(CNN) -- Unidentified gunmen killed Honduras' top anti-drug cop on Tuesday, a national police spokesman told CNN.
Gen. Julian Gonzalez, director of the Office for Combatting Drug Trafficking, was gunned down in his sport utility vehicle by two people on a motorcycle, said police spokesman Orlin Cerrato.
"The motorcycle approached and fired indiscriminately into the driver's side door," he said.
No arrests had been made as of Tuesday evening, and the investigation remained active, Cerrato said.
Gonzalez was struck by six to nine bullets and died at the scene, Cerrato said.
The top anti-drug cop usually travels with bodyguards, but he was by himself when he went to drop his daughter off at her school in the northern part of the capital, Tegucigalpa, Cerrato said.
Investigators suspect that Gonzalez was being followed by his killers because the attack happened after she was dropped off, as soon as he stopped in traffic, he said.
As U.S. and Mexican authorities have stepped up counternarcotics efforts in North America, Central America has become an important drug transportation point.
Gonzalez had been threatened in the past, Cerrato said, but it remained unknown whether the threats were related to the killing.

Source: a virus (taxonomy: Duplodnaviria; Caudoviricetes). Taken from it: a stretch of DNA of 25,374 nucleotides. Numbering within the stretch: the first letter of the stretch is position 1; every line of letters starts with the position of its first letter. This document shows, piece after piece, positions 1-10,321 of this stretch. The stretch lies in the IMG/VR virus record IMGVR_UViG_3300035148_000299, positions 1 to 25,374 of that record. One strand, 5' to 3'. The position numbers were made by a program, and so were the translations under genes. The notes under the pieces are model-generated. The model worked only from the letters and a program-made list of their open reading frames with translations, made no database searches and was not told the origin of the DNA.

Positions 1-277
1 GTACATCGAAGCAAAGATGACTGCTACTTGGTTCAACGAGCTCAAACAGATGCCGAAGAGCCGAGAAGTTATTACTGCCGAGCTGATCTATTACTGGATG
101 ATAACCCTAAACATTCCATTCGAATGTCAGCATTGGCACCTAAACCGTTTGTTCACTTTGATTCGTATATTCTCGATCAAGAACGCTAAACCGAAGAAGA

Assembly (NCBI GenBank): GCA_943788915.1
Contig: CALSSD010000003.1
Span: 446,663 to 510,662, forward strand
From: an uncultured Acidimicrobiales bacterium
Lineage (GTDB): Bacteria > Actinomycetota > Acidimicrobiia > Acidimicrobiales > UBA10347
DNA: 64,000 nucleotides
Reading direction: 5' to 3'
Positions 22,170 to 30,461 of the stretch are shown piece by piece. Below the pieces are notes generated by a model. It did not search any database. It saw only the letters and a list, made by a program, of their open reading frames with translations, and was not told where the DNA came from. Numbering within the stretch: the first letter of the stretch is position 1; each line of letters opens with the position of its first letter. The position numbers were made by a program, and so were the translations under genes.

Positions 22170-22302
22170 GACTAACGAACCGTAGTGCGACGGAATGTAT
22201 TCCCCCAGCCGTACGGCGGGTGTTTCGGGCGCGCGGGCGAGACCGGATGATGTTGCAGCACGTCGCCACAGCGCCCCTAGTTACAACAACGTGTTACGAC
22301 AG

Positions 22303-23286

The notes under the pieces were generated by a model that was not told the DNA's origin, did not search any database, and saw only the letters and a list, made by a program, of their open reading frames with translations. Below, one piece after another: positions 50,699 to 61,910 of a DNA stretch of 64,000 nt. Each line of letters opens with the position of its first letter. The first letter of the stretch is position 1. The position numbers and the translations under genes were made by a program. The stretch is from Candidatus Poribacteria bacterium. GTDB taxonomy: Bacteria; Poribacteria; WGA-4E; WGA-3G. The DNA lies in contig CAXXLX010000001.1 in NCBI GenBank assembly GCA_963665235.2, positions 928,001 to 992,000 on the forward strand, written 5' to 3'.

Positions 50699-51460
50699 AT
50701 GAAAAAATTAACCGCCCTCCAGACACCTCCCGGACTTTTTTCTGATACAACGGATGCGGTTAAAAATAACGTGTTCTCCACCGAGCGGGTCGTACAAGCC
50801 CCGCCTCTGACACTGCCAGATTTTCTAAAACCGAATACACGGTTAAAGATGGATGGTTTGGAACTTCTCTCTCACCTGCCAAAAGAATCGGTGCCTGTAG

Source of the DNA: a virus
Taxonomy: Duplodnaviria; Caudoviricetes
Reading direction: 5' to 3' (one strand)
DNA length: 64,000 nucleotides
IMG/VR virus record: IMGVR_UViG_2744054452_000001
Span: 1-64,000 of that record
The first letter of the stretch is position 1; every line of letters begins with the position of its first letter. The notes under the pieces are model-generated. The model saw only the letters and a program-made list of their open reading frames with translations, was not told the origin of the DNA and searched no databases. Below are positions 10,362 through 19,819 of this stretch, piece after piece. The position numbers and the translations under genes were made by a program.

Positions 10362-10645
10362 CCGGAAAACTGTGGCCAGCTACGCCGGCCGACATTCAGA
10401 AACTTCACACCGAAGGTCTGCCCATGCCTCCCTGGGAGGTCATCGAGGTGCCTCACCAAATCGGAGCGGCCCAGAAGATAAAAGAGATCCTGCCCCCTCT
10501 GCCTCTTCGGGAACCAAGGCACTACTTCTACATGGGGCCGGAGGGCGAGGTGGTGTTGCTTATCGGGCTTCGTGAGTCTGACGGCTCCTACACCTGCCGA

"You have to keep in mind that the post he held carried a certain amount of risk," he said.
Honduras is in a controversial transition period between a de facto government that came to power after a coup and a recently elected successor.
Tuesday's attack was believed to be unrelated to the country's political crisis, Cerrato said.
Colleagues at the Office for Combatting Drug Trafficking declined to give details of Gonzalez's tenure and work because they were not authorized to speak with the media.
"Sadly, he died at the hands of organized criminals," said one detective. "That's the only comment I can make."
The brazen killing of a top official is "another sign of the concern that drug gangs are expanding their presence," said Maureen Meyer, of the Washington-based Office on Latin America, a nonprofit agency that promotes human rights and democracy.
Honduras is a country with weak institutions, which make it easy for gangs to operate, she said.
"I think what we've seen in the past few years is that you have an increasing use of Central America as a transit area" for drugs, Meyer said.
Conflicts exist between local gangs and increasingly with Mexican drug cartels that are muscling in, she added.
Some observers say that the country's six-month-long political crisis over presidential leadership has created an atmosphere where organized crime could prosper.
In March, Gonzalez announced a large bust of more than three tons of cocaine intercepted aboard a boat sailing from Venezuela to Honduras. The Honduran and U.S. navies worked together to seize the drugs from the vessel, which was trying to blend in with fishing boats to sneak toward the coast, according to media reports at the time.